12th October, 2007
A formal response to this consultation is being prepared. This page gives our initial views.
The government has issued a consultation on its ‘Emissions Cost Assessment’. The assessment compares the social cost of aviation’s climate change emissions with the taxes it pays. We are concerned that assessment and and the consultation will be used to try and justify tax exemptions for the aviation industry.
According to the DfT, the object of Emissions Cost Assessment is to “compare the social cost of aviation’s climate change emissions with the extent to which the industry covers that cost. This information will then be used to help inform strategic decisions on future aviation policy.”It is clear that the thrust of the work is to assess to what extent the ‘cost of carbon’ is reflected by the tax, ie APD, the industry pays. This is extremely dubious because ADP was not set up to reflect the cost of climate change or act as a proxy tax for it.
Aviation is hugely under-taxed compared with other sectors of the economy and APD goes only a small way to redressing that balance. For example, if aircraft were taxed at the same rate as petrol, it would be worth £9 billion pa to the Treasury. In contrast, APD brings in about £2 billion pa.
The view of AEF, other NGOs and many commentators is that aviation should pay for all the environmental damage it causes and it should also make a contribution to general government revenues.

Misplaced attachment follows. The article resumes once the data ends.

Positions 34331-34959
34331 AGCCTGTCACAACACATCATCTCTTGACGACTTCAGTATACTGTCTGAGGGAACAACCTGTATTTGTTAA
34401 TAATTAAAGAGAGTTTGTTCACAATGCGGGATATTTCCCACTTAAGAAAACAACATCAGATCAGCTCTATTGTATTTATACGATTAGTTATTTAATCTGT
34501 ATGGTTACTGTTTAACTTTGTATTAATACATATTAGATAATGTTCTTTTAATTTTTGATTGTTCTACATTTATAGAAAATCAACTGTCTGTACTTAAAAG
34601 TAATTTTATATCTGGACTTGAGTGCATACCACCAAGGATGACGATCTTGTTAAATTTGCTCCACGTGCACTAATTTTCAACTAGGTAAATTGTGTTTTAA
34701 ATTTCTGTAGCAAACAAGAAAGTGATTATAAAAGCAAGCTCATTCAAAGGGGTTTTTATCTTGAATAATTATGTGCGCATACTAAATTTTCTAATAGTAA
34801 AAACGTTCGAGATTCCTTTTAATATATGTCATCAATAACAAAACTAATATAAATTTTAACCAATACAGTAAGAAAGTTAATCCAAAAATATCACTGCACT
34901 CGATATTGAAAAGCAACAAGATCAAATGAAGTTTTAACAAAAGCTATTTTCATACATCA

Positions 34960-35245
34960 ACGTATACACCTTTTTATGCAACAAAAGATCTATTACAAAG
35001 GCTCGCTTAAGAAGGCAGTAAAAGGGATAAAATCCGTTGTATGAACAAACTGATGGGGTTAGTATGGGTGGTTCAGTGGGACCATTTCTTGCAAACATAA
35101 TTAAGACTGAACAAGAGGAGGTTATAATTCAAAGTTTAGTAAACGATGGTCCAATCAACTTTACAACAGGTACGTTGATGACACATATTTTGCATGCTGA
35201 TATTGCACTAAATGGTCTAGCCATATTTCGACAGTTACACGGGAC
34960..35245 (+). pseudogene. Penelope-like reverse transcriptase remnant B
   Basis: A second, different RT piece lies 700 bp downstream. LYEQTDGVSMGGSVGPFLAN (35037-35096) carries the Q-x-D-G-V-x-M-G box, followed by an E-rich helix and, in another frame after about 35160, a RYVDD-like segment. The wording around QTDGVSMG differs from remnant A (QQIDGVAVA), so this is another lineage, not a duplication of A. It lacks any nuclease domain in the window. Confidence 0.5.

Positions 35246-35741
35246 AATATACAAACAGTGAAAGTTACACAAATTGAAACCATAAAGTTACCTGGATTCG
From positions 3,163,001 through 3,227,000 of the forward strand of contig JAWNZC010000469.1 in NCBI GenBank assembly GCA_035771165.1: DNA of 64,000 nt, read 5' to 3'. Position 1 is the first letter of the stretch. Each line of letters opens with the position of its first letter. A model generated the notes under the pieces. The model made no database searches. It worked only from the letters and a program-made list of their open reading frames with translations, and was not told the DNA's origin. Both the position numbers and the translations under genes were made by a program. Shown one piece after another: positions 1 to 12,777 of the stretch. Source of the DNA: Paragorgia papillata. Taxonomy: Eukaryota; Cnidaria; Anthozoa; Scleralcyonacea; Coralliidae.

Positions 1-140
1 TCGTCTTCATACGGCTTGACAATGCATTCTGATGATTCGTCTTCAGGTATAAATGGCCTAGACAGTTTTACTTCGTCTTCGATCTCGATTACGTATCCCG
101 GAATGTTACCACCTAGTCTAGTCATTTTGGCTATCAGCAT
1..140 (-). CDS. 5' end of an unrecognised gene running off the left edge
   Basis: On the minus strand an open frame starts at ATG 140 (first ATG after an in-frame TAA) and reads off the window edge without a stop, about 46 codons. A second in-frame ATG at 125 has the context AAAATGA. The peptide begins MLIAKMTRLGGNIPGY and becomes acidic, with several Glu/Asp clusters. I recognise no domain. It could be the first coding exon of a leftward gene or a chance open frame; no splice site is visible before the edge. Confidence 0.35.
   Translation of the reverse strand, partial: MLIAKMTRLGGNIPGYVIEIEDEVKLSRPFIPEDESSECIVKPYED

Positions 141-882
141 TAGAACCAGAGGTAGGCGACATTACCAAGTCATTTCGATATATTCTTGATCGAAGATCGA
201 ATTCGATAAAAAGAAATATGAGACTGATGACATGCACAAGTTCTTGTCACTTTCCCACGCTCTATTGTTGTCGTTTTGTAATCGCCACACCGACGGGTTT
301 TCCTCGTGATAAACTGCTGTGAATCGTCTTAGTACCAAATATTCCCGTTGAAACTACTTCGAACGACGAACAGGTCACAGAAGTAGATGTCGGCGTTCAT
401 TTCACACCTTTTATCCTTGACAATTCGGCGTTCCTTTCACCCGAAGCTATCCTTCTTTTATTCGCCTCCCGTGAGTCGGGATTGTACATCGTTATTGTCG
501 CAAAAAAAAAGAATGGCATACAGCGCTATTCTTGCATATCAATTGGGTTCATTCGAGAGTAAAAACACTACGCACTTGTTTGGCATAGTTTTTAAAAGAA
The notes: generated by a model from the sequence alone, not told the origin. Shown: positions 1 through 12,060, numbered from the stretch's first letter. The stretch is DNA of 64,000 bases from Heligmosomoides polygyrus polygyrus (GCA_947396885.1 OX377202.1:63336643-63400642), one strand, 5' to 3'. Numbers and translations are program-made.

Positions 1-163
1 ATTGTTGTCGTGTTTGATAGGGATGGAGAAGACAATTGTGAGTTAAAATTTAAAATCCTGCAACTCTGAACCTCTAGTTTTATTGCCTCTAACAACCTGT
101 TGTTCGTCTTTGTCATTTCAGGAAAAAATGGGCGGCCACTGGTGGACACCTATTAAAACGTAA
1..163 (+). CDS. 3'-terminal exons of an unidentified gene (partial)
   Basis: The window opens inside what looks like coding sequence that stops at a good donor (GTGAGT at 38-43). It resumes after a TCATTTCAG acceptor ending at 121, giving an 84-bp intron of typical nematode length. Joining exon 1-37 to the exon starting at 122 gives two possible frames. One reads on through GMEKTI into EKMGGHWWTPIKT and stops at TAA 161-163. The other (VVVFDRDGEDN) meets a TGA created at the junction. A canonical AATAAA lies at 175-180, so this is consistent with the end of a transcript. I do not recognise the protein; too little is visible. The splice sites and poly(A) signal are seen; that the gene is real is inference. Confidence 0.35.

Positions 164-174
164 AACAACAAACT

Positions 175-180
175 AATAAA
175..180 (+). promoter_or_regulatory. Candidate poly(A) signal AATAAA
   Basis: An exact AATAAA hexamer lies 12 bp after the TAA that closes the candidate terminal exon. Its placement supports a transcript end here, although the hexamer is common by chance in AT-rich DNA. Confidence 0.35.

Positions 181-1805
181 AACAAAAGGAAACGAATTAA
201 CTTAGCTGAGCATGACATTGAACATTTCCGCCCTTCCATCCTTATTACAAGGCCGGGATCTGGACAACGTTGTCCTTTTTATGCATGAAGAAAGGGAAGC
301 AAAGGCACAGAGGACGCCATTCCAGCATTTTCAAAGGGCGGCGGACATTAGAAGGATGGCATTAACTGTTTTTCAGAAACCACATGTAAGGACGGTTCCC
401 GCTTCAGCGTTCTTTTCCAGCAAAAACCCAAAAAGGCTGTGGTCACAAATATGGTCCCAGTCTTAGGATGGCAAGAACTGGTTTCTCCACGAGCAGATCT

Therefore, while the Emissions Cost Assessment’ is a relevant factor in the issue of taxes, the study cannot, by its very scope, achieve the DfT’s stated objective. An Emissions Cost Assessment can only assess the costs – it cannot of itself say anything about taxes.
In our view aviation should pay for all its environmental costs, not just climate change. This includes: noise, local air pollution, third party safety, third party heath impacts, planning blight and sterilisation of land, biodiversity loss, heritage loss and amenity loss. It should also, as noted above, make a fair contribution to general revenue.
The consultation also tries to link the european Emissions Trading Scheme (ETS) with this assessment. This is also extremely dubious because the fact that there is an emissions trading system in no way excuses the aviation industry from paying for its emissions of greenhouse gases, for paying for its other environmental impacts or for making a contribution to general revenue. The industry already sees ETS as a way of avoiding taxes and it appears that the government is trying to set up in advance this ‘justification’ for not taxing.